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Imagine a divided Congress. Imagine lawmakers more interested in lining their own pockets than serving the national interest. Imagine an idealistic young Congressman determined to expose the corruption by introducing a bill so stuffed with pork it is sure to oink itself to death. Will his fight cost him the support of his peers, his constituents, and the woman he loves — who just happens to be the daughter of the Appropriations Committee chairman? A comic masterpiece that could have been pulled straight from today's headlines, this marvelous political satire is as relevant today as when it won the Pulitzer Prize in 1933. Colorful characters, sharp wit and glorious wisecracks reminiscent of 1930s screwball comedies add to the fun and fury.
Welcome to Southie, a Boston neighborhood where this month's paycheck barely covers last month's bills, bingo is a night on the town, and sharp-tongued single-mom Margie Walsh has just been let go from yet another job. Faced with the reality that her neighborhood is providing her with the same opportunities it always has — none — Margie concocts a plan to solve all her financial problems — and it might just be crazy enough to work. This humor-filled, Tony-nominated hit from Pulitzer Prize-winner David Lindsay-Abaire takes a look at the "haves" and the "have-nots" as it questions the American dream and how to achieve it — hard work, skill, or luck?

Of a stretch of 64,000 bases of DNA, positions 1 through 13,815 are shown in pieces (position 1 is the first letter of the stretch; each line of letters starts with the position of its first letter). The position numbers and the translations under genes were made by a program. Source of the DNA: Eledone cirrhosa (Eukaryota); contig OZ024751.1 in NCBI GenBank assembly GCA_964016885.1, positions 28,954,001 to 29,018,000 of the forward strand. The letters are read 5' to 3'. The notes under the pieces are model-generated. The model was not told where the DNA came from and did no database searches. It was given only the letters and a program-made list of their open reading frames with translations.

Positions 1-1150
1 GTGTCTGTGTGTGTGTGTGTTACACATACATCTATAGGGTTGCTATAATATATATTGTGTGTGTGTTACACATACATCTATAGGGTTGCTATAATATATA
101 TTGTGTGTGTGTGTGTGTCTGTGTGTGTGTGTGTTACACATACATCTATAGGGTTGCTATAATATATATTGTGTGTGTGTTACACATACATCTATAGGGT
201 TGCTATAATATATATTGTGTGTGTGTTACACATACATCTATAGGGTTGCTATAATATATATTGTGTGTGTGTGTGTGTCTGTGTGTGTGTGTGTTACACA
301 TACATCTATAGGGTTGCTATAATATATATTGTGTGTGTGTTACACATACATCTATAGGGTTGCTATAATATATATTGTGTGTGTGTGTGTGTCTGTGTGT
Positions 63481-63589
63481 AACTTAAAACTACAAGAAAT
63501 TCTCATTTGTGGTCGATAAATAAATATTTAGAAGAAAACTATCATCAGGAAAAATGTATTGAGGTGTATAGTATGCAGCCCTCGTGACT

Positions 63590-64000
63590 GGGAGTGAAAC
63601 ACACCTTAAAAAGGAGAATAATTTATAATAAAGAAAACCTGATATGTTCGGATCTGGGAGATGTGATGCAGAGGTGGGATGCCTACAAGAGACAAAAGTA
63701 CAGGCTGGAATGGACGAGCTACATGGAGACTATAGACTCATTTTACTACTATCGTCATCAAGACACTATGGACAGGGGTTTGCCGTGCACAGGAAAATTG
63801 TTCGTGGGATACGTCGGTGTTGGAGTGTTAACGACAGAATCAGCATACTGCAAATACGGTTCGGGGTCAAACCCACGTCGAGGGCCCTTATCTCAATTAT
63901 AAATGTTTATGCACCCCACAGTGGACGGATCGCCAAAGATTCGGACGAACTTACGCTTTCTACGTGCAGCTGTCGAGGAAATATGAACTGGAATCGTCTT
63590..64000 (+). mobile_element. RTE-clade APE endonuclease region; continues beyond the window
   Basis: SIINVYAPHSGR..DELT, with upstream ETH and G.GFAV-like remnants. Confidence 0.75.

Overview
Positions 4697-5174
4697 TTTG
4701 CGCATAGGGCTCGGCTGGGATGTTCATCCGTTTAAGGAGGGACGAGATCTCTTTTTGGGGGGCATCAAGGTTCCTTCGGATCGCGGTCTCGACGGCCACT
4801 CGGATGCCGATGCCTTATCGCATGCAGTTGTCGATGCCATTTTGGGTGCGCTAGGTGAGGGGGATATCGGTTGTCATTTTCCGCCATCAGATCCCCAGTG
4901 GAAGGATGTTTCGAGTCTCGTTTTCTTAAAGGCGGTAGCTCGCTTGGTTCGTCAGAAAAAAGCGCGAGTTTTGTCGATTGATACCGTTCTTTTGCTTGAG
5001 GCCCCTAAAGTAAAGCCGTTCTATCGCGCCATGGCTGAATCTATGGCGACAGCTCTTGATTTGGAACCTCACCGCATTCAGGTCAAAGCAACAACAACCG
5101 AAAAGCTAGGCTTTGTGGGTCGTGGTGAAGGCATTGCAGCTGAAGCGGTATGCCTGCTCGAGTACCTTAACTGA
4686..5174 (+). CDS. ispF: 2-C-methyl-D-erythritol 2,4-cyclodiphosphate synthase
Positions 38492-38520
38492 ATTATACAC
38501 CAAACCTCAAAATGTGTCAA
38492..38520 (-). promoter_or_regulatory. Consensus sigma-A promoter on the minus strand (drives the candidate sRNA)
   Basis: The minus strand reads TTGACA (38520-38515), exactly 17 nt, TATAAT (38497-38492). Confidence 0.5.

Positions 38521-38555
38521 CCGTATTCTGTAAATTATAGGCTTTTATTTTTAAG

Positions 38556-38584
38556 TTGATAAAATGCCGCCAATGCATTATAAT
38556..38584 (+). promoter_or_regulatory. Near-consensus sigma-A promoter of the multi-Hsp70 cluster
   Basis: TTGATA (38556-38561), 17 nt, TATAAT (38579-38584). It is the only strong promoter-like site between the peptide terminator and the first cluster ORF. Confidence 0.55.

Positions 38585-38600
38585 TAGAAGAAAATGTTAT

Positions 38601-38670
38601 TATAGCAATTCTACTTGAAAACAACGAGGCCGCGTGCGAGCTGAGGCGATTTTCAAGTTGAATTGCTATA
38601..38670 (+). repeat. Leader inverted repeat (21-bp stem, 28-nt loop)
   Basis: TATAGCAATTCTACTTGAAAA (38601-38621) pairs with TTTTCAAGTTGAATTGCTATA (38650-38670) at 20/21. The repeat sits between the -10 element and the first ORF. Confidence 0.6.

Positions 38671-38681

With his eye firmly fixed on the bottom line, wealthy hat merchant Horace Vendergelder can't see the value of love, even as he searches for a wife. But he gets more than he bargains for when he employs the services of matchmaker Mrs. Dolly Levi. Mistaken identities, near misses and a wild romp through late 19th Century New York City flow through this madcap comic adventure like vintage champagne. The uproarious comedy that inspired the Broadway musical, Hello, Dolly!, Thornton Wilder's The Matchmaker proves that sometimes money can buy happiness.
If this play were a personal ad, it might read: Rich American women seeking financially strapped British men with titles. A hot topic (i.e. Downton Abbey) on both sides of the pond when this delightfully cheeky play was written in 1917, the exchange of a "milady" for a large financial sum was all the rage. Bessie Saunders, 22, pretty and the heiress to several million dollars, has come from America to stay with her sister Pearl, aka Lady Grayston. Pearl's friends include a cougar Duchess, a widowed Princess and two fellows both besotted with Bessie. But once Bessie witnesses the scandalous habits of this less-than-virtuous society, the emotional cost of social climbing is revealed in this sexy, stylish and wildly witty look at Europe's posh set and the Americans who crashed the party.